However, by concentrating on the destructive interpenetration of global forces, Mitchell’s authorial critique is evident in Mo’s lament that it is: ‘a sick zoo we’ve turned the world into [ ... ] Out of our cages, and out of control of ourselves’ (324). In order to form her own unique resistance to Western globalisation (and to ensure localised communities, attachments and contexts are not subsumed by Western homogenisation in the future), Mo constructs an appropriately-named technological ‘Zookeeper’ that has the binary potential to become either a utopian saviour (saving mankind from the worst excesses of selfish individualism and predacity), or become a dictatorial enforcer instigating a dystopian Hobbesian nightmare. By attempting to transform her military research into an ethical force for peace, the chapter ends on a hopeful vision of social progress. The intricate web of co-dependencies and interactions which characterise the contemporary environment, including the cosmopolitical risks ofwar and terrorism, will be seemingly improved by Mo’s construction of the Zookeeper.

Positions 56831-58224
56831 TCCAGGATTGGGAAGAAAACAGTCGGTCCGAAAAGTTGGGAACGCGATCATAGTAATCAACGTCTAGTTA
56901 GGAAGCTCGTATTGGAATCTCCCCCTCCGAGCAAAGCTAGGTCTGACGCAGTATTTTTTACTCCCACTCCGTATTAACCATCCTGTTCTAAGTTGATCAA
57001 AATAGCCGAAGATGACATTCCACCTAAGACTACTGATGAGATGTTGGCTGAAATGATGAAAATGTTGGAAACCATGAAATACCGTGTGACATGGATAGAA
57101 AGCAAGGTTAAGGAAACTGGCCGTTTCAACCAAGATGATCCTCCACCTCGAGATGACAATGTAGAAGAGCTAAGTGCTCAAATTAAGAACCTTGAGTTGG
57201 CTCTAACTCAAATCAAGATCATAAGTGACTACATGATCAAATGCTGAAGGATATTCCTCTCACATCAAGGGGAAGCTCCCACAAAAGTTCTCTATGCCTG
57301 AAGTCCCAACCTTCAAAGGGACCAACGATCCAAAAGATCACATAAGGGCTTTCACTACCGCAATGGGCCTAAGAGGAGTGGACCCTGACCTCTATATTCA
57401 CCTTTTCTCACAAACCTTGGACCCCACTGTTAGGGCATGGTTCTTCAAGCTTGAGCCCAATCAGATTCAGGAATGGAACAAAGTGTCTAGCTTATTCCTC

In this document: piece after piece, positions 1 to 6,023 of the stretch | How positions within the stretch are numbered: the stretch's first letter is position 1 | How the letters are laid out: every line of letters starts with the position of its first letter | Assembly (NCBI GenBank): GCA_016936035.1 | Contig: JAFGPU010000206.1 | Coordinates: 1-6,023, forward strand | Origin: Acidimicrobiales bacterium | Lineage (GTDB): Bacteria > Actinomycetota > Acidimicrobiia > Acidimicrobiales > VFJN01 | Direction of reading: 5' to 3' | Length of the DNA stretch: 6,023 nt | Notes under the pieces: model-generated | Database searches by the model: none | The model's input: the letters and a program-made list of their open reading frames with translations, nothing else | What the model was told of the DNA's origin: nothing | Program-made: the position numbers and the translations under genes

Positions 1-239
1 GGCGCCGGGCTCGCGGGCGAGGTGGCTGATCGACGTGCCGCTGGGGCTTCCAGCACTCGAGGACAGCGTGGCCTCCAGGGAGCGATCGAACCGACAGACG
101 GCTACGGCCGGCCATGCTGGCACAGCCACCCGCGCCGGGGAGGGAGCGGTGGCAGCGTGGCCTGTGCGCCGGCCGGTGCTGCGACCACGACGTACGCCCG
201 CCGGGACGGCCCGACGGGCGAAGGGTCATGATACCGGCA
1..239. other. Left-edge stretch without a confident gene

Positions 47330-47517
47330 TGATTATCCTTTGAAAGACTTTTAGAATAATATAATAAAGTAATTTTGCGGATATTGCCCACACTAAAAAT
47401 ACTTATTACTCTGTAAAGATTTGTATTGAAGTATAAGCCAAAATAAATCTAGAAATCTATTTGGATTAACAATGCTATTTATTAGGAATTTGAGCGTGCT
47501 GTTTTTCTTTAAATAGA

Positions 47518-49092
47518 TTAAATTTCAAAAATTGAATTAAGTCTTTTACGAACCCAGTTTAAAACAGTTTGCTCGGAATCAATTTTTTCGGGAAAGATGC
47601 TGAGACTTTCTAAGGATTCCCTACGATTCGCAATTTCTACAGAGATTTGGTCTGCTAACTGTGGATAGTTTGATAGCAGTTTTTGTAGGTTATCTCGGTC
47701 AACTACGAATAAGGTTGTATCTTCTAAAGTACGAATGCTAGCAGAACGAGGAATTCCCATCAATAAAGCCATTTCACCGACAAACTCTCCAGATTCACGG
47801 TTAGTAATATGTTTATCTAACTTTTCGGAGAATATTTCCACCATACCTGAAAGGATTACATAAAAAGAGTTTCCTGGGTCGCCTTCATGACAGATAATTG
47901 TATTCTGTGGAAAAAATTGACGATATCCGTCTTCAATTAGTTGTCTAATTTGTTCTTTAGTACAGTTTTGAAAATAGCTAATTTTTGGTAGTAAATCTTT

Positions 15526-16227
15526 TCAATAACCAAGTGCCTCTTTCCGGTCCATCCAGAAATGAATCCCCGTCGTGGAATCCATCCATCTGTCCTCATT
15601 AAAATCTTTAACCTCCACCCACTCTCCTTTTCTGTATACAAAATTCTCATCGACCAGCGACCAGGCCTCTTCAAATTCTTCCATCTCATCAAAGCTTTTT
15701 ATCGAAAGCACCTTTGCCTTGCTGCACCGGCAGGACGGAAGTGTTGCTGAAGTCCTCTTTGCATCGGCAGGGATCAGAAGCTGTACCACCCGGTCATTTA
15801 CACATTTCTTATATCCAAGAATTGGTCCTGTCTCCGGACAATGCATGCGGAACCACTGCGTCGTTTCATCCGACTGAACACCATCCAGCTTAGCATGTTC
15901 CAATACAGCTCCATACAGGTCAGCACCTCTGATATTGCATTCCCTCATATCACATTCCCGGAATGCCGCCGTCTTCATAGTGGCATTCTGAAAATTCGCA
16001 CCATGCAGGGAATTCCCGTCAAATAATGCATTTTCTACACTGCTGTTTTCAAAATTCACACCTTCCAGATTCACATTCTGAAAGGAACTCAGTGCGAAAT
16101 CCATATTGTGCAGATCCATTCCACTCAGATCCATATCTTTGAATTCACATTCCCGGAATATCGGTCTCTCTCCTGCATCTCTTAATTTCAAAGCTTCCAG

The resulting social influence of the Zookeeper is revealed in the ninth and final chapter, ‘Night Train’. Night Train is a late-night radio talk- show hosted by Bat Segundo and set in New York - concluding the narrative’s geographical movement from East to West. The Zookeeper rings Bat Segundo’s show and reveals itself to be a non-corporeal artificial intelligence (echoing the transmigratory soul from the Mongolia narrative) enjoying limitless global mobility and knowledge of planetary space, but adhering to an ethical treatise which Mo programmed to mediate its behaviour.7 The Zookeeper assumes the mantle of the quintessential nomadic cosmopolitan, operating across national boundaries and border zones, unaffected by the constraints of corporeal materiality, yet possessing the ability to be both virtual and physical. However, despite operating as a ‘floating minister of justice’, calculating the ethical variables of either affecting or ignoring global cosmopolitical crises, the Zookeeper is unable to counter humanity’s capacity for self-cannibalisa- tion. On ‘Brink Day’, the Western world’s current war with various Islamic states reaches breaking point; the end of civilisation is only suspended by the artificial intelligence disabling military devices and forcing them to malfunction. Even following this threat of nuclear annihilation, humanity fails to re-evaluate its rapacious nature - on the contrary, unethical behaviour is exacerbated and results in the breakdown of global power-structures. In utilising Bat as a sounding board for moral discussions, the Zookeeper reveals that his programmed ethical protocols are an insufficient means of controlling an entropy-driven globalised society: ‘I believed I could do so much. I stabilised stock markets; but economic surplus was used to fuel arms races. I provided alternative energy solutions; but the researchers sold them to oil cartels who sit on them. I froze nuclear weapons systems; but war multiplied, waged with machine guns, scythes and pick-axes’ (425). Through this critique of top-down institutional and technological control, Mitchell suggests that the inherent heterogeneity of world culture prevents humanity from functioning as data programmed to fit a correlated pattern. Rather, globalised culture at the dawn of the twenty-first century must devise its own ethical responses to cosmopolitical risks and resist subordination to either technological control or the homogenising tendencies of globalisation. The discontent and resistance towards enforced globalisation throughout the interrelated narratives renders localised responses and territorialised forms of belonging as integral components in formulating a more viable and cohesive global connectivity.